One raises one’s eyebrows — nothing forces us, but there are a variety of factors — biological, ethnic, psychological, political, cultural or religious — that may move us away from autonomous rational actions. “Good reasons” are, indeed, weak as forces in our Neo-liberal world, be they climate catastrophes or Neo-liberal corporate power, bind us to systems imposed upon us. McCarthy observes that we need to consider another factor that could appreciably complicate “reasonable freedom”: the “very old saw of the ‘problem of evil.’”

For Kant, as may be well-known, the problem of evil was understood as a “propensity to subordinate moral motivation to selfish motives in the general forms of self-interest and self-conceit.” Kant imagined that “where such a law-governed social order is characterized as a ‘glittering misery,’ ever at risk of collapsing from within, without a ‘conversion of hearts’ that could only be brought about by the workings of a universal moral religion.”

What’s McCarthy getting at? Well, Habermas was aware of Hegel’s understanding of history as a “slaughter block” – the happiness of peoples was sacrificed for the development of Reason. Basically, McCarthy argues that Habermas’s “communication-theoretic account of human nature and conduct that he eventually proposed in their [pessimistic anthropologies] stead, despite the magnificence of its construction, has not, in [his] view, adequately theorized our natural tendencies toward ‘evil’ or the ‘slaughter block’ aspects of our past and present. In an approach to history meant to encourage social movements and political actors to try to realize the rational potentials that social learning processes have built up, it would seem very important also to analyze systematically the types and sources of counter forces that have historically blocked, delayed, and distorted such attempts. The histories of establishing religious tolerance, democratic government, emancipation of slaves, liberation from colonial rule, and the like are as bloody as the rest.”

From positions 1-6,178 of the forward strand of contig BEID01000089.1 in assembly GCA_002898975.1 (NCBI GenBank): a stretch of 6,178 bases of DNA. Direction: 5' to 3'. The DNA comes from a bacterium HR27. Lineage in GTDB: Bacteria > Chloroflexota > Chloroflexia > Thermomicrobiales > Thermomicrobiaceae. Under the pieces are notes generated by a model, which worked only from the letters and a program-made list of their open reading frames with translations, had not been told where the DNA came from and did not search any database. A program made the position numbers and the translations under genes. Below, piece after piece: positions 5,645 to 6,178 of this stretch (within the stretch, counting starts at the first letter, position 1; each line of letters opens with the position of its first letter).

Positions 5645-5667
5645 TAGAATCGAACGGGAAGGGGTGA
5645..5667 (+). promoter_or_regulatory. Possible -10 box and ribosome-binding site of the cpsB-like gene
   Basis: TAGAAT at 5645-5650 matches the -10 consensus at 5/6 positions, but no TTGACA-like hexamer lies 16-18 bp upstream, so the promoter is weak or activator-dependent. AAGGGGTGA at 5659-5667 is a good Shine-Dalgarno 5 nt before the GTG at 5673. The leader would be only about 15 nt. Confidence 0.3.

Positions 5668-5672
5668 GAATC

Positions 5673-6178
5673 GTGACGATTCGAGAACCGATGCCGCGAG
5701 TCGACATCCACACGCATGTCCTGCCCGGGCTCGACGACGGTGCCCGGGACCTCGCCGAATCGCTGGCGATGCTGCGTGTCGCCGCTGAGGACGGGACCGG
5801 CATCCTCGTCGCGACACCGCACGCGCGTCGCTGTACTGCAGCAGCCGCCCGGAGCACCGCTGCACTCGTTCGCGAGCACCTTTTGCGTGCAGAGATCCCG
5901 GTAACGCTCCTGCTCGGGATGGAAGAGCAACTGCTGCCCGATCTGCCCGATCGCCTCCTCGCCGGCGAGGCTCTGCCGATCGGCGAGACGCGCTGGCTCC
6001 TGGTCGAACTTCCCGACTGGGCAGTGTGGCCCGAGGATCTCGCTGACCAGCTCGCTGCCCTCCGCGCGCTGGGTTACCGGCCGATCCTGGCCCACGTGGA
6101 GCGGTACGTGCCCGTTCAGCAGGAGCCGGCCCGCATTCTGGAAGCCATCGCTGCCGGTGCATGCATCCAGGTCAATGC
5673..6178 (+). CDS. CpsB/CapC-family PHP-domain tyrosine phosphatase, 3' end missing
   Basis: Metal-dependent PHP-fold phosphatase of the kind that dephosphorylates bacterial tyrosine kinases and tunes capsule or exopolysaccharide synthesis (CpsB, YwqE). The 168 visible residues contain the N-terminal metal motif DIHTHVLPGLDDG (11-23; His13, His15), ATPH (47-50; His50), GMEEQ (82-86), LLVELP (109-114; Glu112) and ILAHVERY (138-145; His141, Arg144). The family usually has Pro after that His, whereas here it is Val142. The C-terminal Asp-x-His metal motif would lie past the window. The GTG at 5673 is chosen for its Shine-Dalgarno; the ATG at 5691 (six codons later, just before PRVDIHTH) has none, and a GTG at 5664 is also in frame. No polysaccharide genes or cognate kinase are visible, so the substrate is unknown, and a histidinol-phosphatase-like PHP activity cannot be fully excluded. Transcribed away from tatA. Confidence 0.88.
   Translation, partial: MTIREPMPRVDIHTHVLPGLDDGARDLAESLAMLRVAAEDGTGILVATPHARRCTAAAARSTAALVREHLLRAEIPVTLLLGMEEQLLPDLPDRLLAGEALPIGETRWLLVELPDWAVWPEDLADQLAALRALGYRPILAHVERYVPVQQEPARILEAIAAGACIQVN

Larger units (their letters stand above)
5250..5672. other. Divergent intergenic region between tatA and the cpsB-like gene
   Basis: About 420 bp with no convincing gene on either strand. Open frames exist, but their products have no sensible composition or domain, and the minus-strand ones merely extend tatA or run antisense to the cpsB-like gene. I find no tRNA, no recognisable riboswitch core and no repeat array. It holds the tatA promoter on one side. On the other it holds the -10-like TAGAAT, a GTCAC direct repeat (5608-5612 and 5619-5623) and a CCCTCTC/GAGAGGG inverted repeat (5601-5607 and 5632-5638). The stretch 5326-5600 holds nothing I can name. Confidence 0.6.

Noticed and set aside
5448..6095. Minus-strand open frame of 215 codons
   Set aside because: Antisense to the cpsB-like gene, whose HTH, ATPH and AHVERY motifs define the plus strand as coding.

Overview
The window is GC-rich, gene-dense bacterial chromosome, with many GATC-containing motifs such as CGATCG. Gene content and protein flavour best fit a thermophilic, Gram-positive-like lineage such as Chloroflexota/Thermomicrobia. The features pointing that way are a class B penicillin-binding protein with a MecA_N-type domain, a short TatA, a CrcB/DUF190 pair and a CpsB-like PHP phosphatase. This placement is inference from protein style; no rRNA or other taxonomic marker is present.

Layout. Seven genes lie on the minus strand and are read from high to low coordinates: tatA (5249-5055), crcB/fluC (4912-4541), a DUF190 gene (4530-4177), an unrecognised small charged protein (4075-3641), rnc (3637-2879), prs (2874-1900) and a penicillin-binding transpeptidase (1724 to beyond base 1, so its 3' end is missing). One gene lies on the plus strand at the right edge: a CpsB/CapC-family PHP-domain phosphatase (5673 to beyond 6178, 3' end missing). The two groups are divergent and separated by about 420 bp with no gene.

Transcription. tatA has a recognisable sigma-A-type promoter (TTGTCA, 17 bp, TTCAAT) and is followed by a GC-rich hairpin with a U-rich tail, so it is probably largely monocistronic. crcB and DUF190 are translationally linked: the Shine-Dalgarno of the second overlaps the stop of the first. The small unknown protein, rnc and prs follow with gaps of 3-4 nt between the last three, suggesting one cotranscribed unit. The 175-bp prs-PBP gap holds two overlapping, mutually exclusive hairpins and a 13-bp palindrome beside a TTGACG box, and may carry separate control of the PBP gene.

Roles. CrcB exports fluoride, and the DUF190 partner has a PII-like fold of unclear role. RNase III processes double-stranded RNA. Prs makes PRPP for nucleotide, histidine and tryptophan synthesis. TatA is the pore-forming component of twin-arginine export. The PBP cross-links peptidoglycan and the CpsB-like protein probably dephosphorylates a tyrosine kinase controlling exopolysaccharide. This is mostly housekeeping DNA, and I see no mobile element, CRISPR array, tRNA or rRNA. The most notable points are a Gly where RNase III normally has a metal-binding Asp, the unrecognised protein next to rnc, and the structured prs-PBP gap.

To conclude, McCarthy considers that the “immigration” of theological ideas into postmetaphysical thought cannot be “complete without a secular translation of the Christian notion of our fallen nature, which has been a dominant theme at least since Augustine.” I think McCarthy is correct to point out that one of the most serious lingering problems in Critical Theory as Emancipatory Project has to do with the “types of motivation” required for the “sorts of transformations Habermas has in mind.”

Speaking rather tenderly, McCarthy insists that it is not enough to imagine the possibility of favorable outcomes. This is akin to living in Kierkegaard’s doghouse next door to the palace. Political actors must be concerned with their probability or at the very least their feasibility. In other words, the realization of rational potentials requires an empirical grasp of how great our chances of failure are, how high are the costs of acting here and now, and so on. We must come to terms with the way our motivations are shot through with the interests, passions and conceits that Kant and Hegel stressed.

Michael Welton retired from Athabasca University.  His recent books include Unearthing Canada’s Hidden Past: a Short History of Adult Education and Adult Education a Precarious Age: The Hamburg Declaration revisited.